Why Simply Backing Up Microsoft 365 Is Not Data Retention

Moving data and IT solutions to the cloud is changing the way organizations manage their data and think about their processes for complying with data discovery, production, and retention regulations. In the past, organizations managed every level of the infrastructure and the process behind the comprehensive protection of all data and content from all threats to integrity and availability; therefore, there needed to be much tighter integration between managing live system storage, archival storage, backup purging and data discovery, production, data retention, and defensible destruction.

Essentially, because of a myriad of technology-driven requirements and not business-driven need, responsibility for all these functions fell to IT. Over time, many of the concepts around these terms and processes have become blurred, causing different usages by different speakers in different spheres of responsibility.

Many customers are used to using their archival backups, either off-site or otherwise redundantly stored to provide the retention of data to meet regulatory compliance. For a variety of reasons, this raises challenges of access for discovery, document production, and disposal of content at the granular item level. There were many reasons this was widely adopted, primary among them cost; though complexity and technology or IT industry immaturity played a role. But once an organization has shifted to the cloud, it becomes imperative to reevaluate the processes, roles, and responsibilities for maintaining backups and ensuring compliant data retention.

microsoft 365 data retention

Backup should never have been the primary retention method in use. Backup’s primary function has always been to be the “copy of last resort that always exists” rather than your “officially retained record.” Unfortunately, due to the constraints mentioned above, backed up content search and retrieval had to be built into the backup or archival system, as this was the only copy of the content available for the retention period.

Once the content has moved out of “live storage” it would only be after interfacing with IT to load the tape, or re-mount the database that content would be available for e-discovery processes and/or document production. Making the situation even worse, in many ways backup and retention of records are directly at odds since a large part of the responsibility of records management and retention execution is proper and timely data destruction.

The records management team may be operating under the assumption their destruction of data is complete, while IT still has copies of backups on file that may (or may not, who knows?) contain data with critical destruction requirements.

This complexity in process due to limitations imposed by outside considerations (storage cost, off-site retrieval, etc) is no longer required. With cloud vendors at every level (I/PaaS such as Microsoft 365 as well as SaaS cloud backup solutions such as AvePoint Cloud Backup) offering very affordable storage options and licensing plans, storage cost considerations are no longer a constraint that should be driving the processes to preserve the integrity, availability, and proper retention of content.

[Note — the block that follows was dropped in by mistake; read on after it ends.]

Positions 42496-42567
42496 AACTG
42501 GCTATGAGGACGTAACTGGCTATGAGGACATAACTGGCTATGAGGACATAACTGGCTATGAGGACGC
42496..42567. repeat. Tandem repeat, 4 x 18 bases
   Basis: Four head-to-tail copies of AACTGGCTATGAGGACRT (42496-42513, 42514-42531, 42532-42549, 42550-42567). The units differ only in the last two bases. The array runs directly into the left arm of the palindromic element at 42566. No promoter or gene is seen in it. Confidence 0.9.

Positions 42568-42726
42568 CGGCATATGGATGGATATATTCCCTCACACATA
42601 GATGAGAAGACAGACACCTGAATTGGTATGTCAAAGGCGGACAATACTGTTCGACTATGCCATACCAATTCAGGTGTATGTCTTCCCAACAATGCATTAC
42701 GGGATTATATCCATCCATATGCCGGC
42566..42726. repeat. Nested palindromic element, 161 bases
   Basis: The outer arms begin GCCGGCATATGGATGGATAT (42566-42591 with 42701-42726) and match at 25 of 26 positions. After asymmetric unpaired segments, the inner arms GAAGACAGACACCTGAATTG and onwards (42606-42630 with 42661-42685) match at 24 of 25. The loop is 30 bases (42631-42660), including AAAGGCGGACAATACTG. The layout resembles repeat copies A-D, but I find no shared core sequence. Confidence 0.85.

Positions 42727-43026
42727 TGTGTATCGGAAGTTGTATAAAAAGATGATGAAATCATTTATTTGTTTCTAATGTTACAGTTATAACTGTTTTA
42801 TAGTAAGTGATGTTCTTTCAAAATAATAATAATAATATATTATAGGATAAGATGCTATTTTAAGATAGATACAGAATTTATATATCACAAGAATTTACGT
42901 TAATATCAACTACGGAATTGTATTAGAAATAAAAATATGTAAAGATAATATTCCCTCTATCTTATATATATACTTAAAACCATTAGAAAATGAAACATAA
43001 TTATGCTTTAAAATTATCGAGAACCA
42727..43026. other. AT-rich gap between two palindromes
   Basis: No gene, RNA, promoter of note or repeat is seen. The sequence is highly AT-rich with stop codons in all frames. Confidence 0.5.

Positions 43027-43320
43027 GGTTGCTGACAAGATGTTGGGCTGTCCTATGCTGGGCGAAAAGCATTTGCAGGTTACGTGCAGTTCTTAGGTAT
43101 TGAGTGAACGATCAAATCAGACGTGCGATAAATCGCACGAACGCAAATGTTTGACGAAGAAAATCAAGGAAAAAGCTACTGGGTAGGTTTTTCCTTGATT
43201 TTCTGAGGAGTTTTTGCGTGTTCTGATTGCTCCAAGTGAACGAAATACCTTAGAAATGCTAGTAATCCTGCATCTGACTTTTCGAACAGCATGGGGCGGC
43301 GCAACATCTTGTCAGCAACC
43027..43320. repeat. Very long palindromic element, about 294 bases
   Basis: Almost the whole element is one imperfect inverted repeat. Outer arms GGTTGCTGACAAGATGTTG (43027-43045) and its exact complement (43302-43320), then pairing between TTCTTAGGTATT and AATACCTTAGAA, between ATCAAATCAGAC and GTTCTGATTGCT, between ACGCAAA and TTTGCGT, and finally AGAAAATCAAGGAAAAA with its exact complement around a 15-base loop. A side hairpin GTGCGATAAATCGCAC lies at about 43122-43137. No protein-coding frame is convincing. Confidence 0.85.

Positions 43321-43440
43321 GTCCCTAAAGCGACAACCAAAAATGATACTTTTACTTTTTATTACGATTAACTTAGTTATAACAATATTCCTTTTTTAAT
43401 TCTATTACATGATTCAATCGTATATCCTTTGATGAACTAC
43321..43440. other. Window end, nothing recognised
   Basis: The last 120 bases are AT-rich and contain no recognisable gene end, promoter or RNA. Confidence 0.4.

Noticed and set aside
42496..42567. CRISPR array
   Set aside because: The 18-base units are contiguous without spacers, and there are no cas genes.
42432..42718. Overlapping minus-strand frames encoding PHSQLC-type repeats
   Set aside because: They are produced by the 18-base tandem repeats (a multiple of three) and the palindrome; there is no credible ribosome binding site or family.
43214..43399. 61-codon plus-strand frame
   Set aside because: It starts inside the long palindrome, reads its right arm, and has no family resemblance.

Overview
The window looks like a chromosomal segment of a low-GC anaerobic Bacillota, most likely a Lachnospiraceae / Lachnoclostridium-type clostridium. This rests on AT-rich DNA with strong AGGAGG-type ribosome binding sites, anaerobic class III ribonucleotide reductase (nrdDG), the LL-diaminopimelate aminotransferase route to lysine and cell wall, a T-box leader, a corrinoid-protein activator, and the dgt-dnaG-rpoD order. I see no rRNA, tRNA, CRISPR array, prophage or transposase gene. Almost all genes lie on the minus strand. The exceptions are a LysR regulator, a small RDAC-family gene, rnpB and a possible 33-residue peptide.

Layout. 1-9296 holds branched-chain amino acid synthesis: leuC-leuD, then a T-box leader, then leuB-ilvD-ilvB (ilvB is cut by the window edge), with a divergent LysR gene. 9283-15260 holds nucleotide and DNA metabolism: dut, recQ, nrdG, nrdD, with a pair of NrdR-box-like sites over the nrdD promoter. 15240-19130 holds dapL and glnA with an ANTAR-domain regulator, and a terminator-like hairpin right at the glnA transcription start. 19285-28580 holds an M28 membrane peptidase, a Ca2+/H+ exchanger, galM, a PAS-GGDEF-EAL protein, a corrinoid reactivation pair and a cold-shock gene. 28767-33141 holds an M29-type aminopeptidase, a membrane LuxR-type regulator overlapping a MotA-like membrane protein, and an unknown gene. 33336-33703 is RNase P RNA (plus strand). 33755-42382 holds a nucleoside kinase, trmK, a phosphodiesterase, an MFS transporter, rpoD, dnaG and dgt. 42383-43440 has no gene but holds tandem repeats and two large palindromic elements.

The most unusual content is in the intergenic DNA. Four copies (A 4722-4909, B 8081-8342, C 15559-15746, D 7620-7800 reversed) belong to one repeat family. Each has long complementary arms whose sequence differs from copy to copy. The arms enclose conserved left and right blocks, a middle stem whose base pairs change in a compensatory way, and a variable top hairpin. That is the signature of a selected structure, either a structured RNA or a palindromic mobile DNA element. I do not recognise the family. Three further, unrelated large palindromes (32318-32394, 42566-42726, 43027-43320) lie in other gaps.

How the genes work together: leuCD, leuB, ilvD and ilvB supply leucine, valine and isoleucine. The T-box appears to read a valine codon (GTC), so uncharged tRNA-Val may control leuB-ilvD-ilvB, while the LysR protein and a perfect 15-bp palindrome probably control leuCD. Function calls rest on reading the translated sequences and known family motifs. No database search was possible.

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To repeat that bluntly: in Microsoft 365 it is not necessary to move content from its original location if it is being retained for regulatory reasons. It does not materially affect the licensing costs of your cloud subscription or your compliance with regulatory requirements.

Organizations can be confused about what they are responsible for and what Microsoft is responsible for within their Microsoft 365 environment. Essentially, Microsoft provides disaster recovery for catastrophic events, like a natural disaster and very small, short-term mistakes. Conversely, customers are responsible for protecting their content over long periods of time (months and even years) and maintaining compliance with all their data retention regulations.

This is allowing organizations to eliminate the responsibility for these administrative tasks from the IT personnel that managed the hardware. Now, records managers can have the system access to audit and report on the records and their disposition. Legal can now be assigned eDiscovery access to the Compliance Center for discovery activities and case management. Privacy Officers can use the reports provided by sensitivity labels and AIP to ensure organizations are compliant and risk is properly managed. In this new world, IT can get back to what it does best: moving the organization forward using technology.

Come back next week to learn when to backup data and when to use retention policies!

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